Top Ranked High School Baseball Player Does More Than Swing A Bat

7/8/2020, noon | Updated on 7/8/2020, noon
Brother Rice High School baseball star Zion Rose is one of the top ranked players in the country as a ...
Zion Rose, a 15-year-old sophomore at Chicago’s Brother Rice High School, is one of the top ranked baseball players in the country, and when he is not playing ball, he is on his laptop dabbling in online trading. He plans to become an engineer or a stock broker, if baseball does not work out for him professionally. Photo credit: By Wendell Hutson

Top Ranked High School Baseball Player Does More Than Swing A Bat

BY WENDELL HUTSON Contributing Writer

Brother Rice High School baseball star Zion Rose is one of the top ranked players in the country as a 15-year-old sophomore, but Rose said he can do more than swing a bat and catch a ball.

When the Beverly resident is not playing recreational sports, he is at home making a few dollars here and there dabbling in online trading.

“That’s what I like to do in my spare time when I am not at school or playing baseball. I made $50 just the other day doing day trading,” Rose told the Citizen. “I like math and I plan to use it as a career as either an engineer or stock broker, if baseball does not work out.”

Due to the COVID-19 pandemic, all high school sports in Illinois were canceled for the school year, so Rose, a Chicago Cubs fan, was not able to play his first season with Brother Rice, 10001 S. Pulaski Road, which would have began in March. The position he plays on the team is catcher and outfielder and during elementary school, won numerous MVP awards at different summer leagues.

“It’s unfortunate that the virus derailed the season because I was looking forward to playing on the varsity team this year,” he added. “Hopefully, this time next year things will be back to normal and I can officially begin my baseball career with Brother Rice.”

Since he was 6-years-old, Rose said he has been playing baseball and said he loves baseball because it is a symbol of accomplishment for him.

“Baseball is therapy for me because it relaxes me and it allows me to exercise my mind and body at the same time,” explained Rose, who played football before navigating to baseball. “I think if you have a strong mentality, you can make it in baseball.”

Standing 6-foot-1 and weighing 175 pounds Rose, according to Perfect Game, which provides national prep baseball reports, is ranked seventh nationally and number one in Illinois following his impressive summer performance last year as an incoming freshman playing with three Chicago-based teams – and with the Major League Baseball Breakthrough Series’ freshman squad last October.

And last year as a freshman player, Rose committed to the University of Louisville. Rose said he is currently playing in a summer tournament league that has allowed him to travel to Alabama, Indiana and Tennessee.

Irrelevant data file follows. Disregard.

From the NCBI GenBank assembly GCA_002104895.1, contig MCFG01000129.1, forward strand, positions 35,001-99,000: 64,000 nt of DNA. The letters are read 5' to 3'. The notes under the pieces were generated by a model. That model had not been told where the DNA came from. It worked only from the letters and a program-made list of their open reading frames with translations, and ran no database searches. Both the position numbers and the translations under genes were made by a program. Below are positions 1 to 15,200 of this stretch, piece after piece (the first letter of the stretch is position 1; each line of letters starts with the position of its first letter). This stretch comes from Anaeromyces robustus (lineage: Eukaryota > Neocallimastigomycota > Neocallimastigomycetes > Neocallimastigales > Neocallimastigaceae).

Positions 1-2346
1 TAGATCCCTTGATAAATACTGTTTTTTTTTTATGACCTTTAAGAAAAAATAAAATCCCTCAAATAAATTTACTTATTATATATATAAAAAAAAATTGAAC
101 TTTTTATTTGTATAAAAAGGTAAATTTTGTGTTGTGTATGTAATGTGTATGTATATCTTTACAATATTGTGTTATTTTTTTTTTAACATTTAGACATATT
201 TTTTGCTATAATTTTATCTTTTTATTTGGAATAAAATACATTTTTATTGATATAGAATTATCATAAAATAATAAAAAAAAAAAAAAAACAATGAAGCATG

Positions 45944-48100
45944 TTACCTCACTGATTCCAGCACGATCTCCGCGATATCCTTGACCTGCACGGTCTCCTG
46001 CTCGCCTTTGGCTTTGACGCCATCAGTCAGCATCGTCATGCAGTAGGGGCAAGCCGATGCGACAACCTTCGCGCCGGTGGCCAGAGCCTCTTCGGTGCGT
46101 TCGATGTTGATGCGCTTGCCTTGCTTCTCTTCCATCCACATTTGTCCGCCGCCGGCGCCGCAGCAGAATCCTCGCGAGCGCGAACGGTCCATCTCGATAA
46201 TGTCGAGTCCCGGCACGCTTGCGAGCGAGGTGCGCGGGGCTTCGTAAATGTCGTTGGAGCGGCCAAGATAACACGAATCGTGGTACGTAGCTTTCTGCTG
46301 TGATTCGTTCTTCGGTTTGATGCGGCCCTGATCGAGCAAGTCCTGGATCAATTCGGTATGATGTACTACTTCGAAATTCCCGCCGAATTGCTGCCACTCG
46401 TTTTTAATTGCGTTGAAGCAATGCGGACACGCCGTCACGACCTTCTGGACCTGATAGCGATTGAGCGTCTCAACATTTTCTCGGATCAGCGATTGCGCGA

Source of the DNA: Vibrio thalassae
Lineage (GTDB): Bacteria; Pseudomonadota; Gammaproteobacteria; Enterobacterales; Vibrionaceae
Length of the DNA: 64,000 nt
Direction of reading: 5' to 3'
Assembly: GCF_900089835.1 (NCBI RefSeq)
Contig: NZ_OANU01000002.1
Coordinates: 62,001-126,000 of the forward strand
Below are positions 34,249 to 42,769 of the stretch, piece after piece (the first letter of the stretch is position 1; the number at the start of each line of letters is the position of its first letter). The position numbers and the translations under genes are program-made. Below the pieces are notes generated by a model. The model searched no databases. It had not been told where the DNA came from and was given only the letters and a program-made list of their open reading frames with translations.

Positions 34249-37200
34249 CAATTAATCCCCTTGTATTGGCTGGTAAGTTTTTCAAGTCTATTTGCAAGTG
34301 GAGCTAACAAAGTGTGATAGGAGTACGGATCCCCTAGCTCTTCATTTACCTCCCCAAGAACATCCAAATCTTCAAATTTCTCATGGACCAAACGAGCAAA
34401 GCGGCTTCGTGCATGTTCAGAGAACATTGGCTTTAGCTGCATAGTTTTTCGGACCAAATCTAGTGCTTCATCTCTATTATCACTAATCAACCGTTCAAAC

Rose, with a 3.8 GPA, has excelled in the classroom, but more importantly, is a humble and special guy, said Brother Rice Baseball Coach Sean McBride.

“He is very mature for his age and he has a lot of confidence in his ability to play sports, but also does well in school,” contends McBride, a former commodities trader. “He has that quiet leadership about him and he understands his role on this team. I think Zion Rose is a special kid that could someday be putting on a major league uniform.”

McBride added that Rose comes from a close-knit family and that can make a big difference with how kids eventually turn out.

“You need a supporting cast around you to be successful and Rose has that with his family,” said McBride, referring to two brothers and parents Rose lives with in a middle-class neighborhood on the Southwest Side. “As far as I can see, every thing looks in place for him.”

But not surprisingly though, Rose’s parents, Shaun and Karen Rose, said he is turning out to be the young man they expected.

“What we did was make sure we moved into a neighborhood that was safe because we wanted our kids to be able to go outside and play and not have to worry about getting shot on their own block,” explained Shaun Rose. “Zion is self driven, so we did not have to push him a lot because we wanted it to be his choice to play sports.”

And with so many young, black teenage boys, getting shot dead in Chicago or arrested by police even if they did not break any laws, Rose’s mother said keeping their children involved in activities helped keep them away from trouble.

“All three of our sons have always been active in sports. Zion is a ‘thinker’ and has played a variety of sports growing up from soccer to football,” said Karen Rose. “We felt we needed to keep him busy to keep him focused on something constructive.”

Missing an entire season has not discouraged Zion Rose from pursuing his desire to play professional sports someday.

“I am just a sophomore and as long as things are back to normal by my senior year, it will be all good,” he said. “Senior year is perhaps the most important year for a high school baseball player because that is when you are drafted. As a mentally strong person, I can handle almost anything that comes my way.”